With an enjoyable retro feel, this accessible video on understanding how analogue video works is useful for those who have to work with SDI rasters, interlaced video, black and burst, subtitles and more. It’ll remind those of us who once knew, a few things since forgotten and is an enjoyable primer on the topic for anyone coming in fresh.
Displaced Gamers is a YouTube channel and their focus on video games is an enjoyable addition to this video which starts by explaining why analogue 525-line video is the same as 480i. Using a slow-motion video of a CRT (Cathode Ray Tube) TV, the video explains the interlacing technique and why consoles/computers would often use 240p.
We then move on to timing looking at the time spent drawing a line of video, 52.7 microseconds, and the need for horizontal and vertical blanking. Blanking periods, the video explains are there to cover the time that the CRT TV would spend moving the electron beam from one side of the TV to the other. As this was achieved by electromagnets, while these were changing their magnetic level, and hence the position of the beam, the beam would need to be turned off – blanked.
The importance of these housekeeping manoeuvres for older computers was that this was time they could use to perform calculations, free from the task of writing data in to the video buffer. But this was not just useful for computers, broadcasters could use some of the blanking to insert data – and they still do. We see in this video a VHS video played with the blanking clearly visible and the data lines flashing away.
For those who work with this technology still, for those who like history, for those who are intellectually curious and for those who like reminiscing, this is an enjoyable video and ideal for sharing with colleagues.
The ST 2110-40 standard specifies the real-time, RTP transport of SMPTE ST 291-1 Ancillary Data packets. It allows to create IP essence flow carrying VANC data known from SDI (like AFD, closed captions or triggering), complementing the existing video and audio portions of the SMPTE ST 2110 suite.
In this video, Bill McLaughlin introduces 2110-40 and shows its advantages for closed captioning. With video, audio and ancillary data broken into separate essence flows, you no longer need full SDI bandwidth to process closed captioning and transcription can be done by subscribing to a single audio stream which bandwith is less than 1 Mbps. That allows for a very high processing density, with up to 100 channels of closed captioning in 1 RU server.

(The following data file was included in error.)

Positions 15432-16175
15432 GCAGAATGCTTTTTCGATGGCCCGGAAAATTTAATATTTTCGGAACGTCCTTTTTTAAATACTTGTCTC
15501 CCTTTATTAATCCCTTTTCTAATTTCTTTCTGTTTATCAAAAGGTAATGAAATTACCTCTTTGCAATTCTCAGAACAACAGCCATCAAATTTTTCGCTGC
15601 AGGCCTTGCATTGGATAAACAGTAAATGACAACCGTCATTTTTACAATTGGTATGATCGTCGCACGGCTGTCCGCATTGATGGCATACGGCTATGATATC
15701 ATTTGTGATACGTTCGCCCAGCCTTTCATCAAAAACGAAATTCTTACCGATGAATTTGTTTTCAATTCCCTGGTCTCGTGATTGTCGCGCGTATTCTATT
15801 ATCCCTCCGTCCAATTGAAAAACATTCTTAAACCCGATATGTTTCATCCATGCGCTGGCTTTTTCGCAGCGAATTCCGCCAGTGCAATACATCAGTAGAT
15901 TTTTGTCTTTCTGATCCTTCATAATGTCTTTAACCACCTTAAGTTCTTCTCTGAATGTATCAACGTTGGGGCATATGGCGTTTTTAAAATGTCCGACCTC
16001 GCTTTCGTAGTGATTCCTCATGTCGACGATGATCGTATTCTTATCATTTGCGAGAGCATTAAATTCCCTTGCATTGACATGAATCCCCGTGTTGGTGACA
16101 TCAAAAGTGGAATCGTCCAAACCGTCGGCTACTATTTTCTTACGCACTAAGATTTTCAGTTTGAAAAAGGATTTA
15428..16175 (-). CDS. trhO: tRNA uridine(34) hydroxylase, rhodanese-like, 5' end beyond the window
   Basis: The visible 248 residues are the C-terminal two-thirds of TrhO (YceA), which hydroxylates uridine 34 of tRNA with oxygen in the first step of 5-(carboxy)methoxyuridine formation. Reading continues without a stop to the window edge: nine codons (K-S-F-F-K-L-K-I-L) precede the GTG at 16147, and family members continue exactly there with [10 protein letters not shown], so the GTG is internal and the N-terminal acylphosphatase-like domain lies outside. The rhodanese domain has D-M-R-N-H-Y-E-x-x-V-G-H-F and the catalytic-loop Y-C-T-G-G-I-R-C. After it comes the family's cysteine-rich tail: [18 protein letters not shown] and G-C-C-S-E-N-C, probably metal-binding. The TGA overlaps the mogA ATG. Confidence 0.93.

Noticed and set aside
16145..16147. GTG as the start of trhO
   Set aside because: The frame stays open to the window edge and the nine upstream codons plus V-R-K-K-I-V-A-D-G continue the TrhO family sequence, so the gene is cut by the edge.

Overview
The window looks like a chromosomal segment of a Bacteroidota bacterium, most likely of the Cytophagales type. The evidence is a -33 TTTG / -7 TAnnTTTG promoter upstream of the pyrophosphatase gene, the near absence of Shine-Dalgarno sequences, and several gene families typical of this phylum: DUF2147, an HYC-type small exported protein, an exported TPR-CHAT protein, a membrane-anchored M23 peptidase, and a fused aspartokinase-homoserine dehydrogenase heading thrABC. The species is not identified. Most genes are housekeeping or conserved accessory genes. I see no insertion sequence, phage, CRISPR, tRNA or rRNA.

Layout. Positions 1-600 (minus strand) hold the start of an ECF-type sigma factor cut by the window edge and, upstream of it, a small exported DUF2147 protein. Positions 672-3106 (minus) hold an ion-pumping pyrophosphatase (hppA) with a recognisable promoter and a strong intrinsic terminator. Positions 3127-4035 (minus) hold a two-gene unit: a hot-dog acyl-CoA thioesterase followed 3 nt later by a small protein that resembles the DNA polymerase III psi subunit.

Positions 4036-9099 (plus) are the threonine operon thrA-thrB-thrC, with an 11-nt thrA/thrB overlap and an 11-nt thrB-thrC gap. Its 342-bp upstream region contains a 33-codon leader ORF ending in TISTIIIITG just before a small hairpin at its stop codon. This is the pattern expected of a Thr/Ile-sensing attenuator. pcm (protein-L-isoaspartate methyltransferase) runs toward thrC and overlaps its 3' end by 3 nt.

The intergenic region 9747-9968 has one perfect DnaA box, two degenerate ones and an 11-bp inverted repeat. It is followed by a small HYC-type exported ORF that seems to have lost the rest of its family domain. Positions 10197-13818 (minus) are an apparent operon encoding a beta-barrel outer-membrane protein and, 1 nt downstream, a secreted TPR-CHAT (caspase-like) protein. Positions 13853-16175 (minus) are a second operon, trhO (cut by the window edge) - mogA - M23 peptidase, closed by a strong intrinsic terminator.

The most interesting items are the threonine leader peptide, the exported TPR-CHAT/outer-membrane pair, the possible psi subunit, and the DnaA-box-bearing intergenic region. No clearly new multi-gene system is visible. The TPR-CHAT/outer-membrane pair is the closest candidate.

Another benefit is that a single ST 2110-40 multicast containing closed captioning can be associated with multiple videos (e.g. for two different networks or dirty and clean feeds), typically using NMOS connection management. This translates into additional bandwidth savings and lower cost, as you don’t need separate CC/Subtitling encoders working in SDI domain.
Test and measurment equipment for ST 2110-40 is still under developmnent. However, with date rates of 50-100 kbps per flow monitoring is very managable and you can use COTS equipment and generic packet analyser like Wireshark with dissector available on Github.
VP Product Development
This webinar will provide an overview of the recent revision of bitmap subtitles and the recent specs for UHD Subtitles.
The DVB specification for TTML-based Subtitling Systems, approved in July 2017, has now been complemented by a revision of the existing specification for bitmap subtitles, creating a comprehensive suite of subtitling specifications from DVB. This approval also marks the completion of the current generation of specifications for Ultra High Definition Television – DVB UHD-1.
The agenda for the webinar is:
•Bitmap subtitle specification (EN 300 743) Update (DVB Bluebook A009)
•New DVB TTML specification (Bluebook A174)
•Deployment considerations DVB Subtitling
Experts conducting the webinar include:
Dr. Peter Cherriman, Senior R&D Engineer, BBC Research & Development and Chair of the TM-SUB
Paul Szucs, Senior Manager, Technology Standards, Sony Europe
Stefan Pöschel, Engineer, Production Technologies, IRT
As much as video and audio are an essential part of watching a video, increasingly so is Timed Text (AKA Subtitles or Closed Captions). Legally required in some countries, its practical use beyond the hard of hearing is increasingly acknowledged. Whether for a sound-less TV in a reception or to help your follow the programme over the noise, Timed Text is here to stay online and in traditional broadcast. With the FCC declaring SMPTE-TT a ‘Safe Harbor’ format it has become a default format for subtitles interchange in the professional world.
In this webinar:
Why did we need a language for Timed Text?
An overview of TTML (Timed Text Markup Language from the WC3)
Examples of TTML
How SMPTE-TT extends TTML
How SMPTE-TT ends up as Closed Captions/CEA-608